Emergency contraception: an anomalous position in the family planning repertoire?

Soc Sci Med. 1999 Nov;49(10):1409-17. doi: 10.1016/s0277-9536(99)00249-x.


Emergency contraception (EC) can be used up to 72 h after sex to prevent pregnancy. Internationally there is wide variation in the availability of EC. In the USA it has only recently (1997) won approval from the FDA, while the UK and New Zealand have seen calls for over the counter availability. In recent years surveys, editorials and opinion pieces in medical journals have pointed out that increased access to EC could help to tackle the unwanted pregnancy rate, especially among teenagers, and concluded that lack of knowledge of EC is the major barrier to use. However, women in a UK study have expressed concerns that it is not safe to use the method repeatedly and cited general practitioners (GPs) as one of the sources of this belief, which contradicts the professional guidelines and the rationale for de-regulation. A subsequent study sought to seek the views of GPs about prescribing EC and explored reasons for the gap between the views of women using UK family planning services, GPs and professionals at the public policy level. Data from two studies are presented. In the first study, 53 women seeking emergency contraception were interviewed at two family planning clinics. In the second, semi-structured telephone interviews were completed with a random sample of 76 GPs from three English health authorities. Interviews were recorded, transcribed and thematic analysis was conducted using the constant comparative method. EC was rarely described, by users or GPs, as an acceptable contraceptive option. Consultations for emergency contraception were viewed by GPs as an important opportunity to discuss the woman's future contraceptive needs. Repeated use of EC was not encouraged and a discussion of contraceptive needs could range from a mild enquiry to quite forceful messages contrasting EC to 'regular' and 'proper' methods. The medical literature suggests that EC is underused because of a lack of awareness. Commentators have recommended educating health professionals and women about EC and increasing availability through de-regulation. The data presented in this paper show that British GPs are not enthusiastic about the de-regulation of EC, but the reasons are complex and related to concerns about planned contraception and sexual behaviour. It is suggested that it may be because EC is used after sex that it seems to occupy an uncomfortable place within the contraceptive repertoire.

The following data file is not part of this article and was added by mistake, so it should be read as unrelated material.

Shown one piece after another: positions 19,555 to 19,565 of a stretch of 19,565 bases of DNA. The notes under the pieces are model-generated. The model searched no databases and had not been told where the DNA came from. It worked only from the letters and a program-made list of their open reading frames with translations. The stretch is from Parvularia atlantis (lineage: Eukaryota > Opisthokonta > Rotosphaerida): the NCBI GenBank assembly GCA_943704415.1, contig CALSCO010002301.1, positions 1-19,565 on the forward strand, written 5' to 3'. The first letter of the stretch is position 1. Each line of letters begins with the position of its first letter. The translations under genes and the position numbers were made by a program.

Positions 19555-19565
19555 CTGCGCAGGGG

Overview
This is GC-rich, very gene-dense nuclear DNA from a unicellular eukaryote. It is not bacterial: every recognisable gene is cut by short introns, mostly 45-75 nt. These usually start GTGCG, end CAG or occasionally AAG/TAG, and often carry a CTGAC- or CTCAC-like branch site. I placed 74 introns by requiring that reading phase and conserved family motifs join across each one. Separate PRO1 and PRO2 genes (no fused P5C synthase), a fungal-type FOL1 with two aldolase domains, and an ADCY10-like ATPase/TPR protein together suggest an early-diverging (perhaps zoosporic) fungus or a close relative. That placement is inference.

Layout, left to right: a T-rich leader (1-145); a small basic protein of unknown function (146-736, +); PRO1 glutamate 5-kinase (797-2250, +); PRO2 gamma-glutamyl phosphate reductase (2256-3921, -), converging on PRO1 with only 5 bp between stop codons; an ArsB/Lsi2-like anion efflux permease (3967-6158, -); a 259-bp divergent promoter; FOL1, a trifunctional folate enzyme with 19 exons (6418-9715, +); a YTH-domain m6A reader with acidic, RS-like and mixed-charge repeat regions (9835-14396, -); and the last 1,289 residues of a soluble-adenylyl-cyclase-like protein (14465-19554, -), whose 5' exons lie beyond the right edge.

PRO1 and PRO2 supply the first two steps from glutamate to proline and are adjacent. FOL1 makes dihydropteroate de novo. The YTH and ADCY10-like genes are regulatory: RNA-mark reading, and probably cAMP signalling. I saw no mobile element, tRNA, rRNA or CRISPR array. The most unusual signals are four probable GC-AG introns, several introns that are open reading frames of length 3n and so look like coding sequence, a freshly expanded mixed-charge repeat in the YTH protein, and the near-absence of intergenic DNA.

Publication types

  • Research Support, Non-U.S. Gov't

MeSH terms

  • Attitude
  • Contraceptives, Postcoital*
  • Drug Prescriptions
  • Family Practice
  • Female
  • Health Knowledge, Attitudes, Practice
  • Humans
  • Pregnancy
  • Random Allocation
  • Surveys and Questionnaires
  • United Kingdom


  • Contraceptives, Postcoital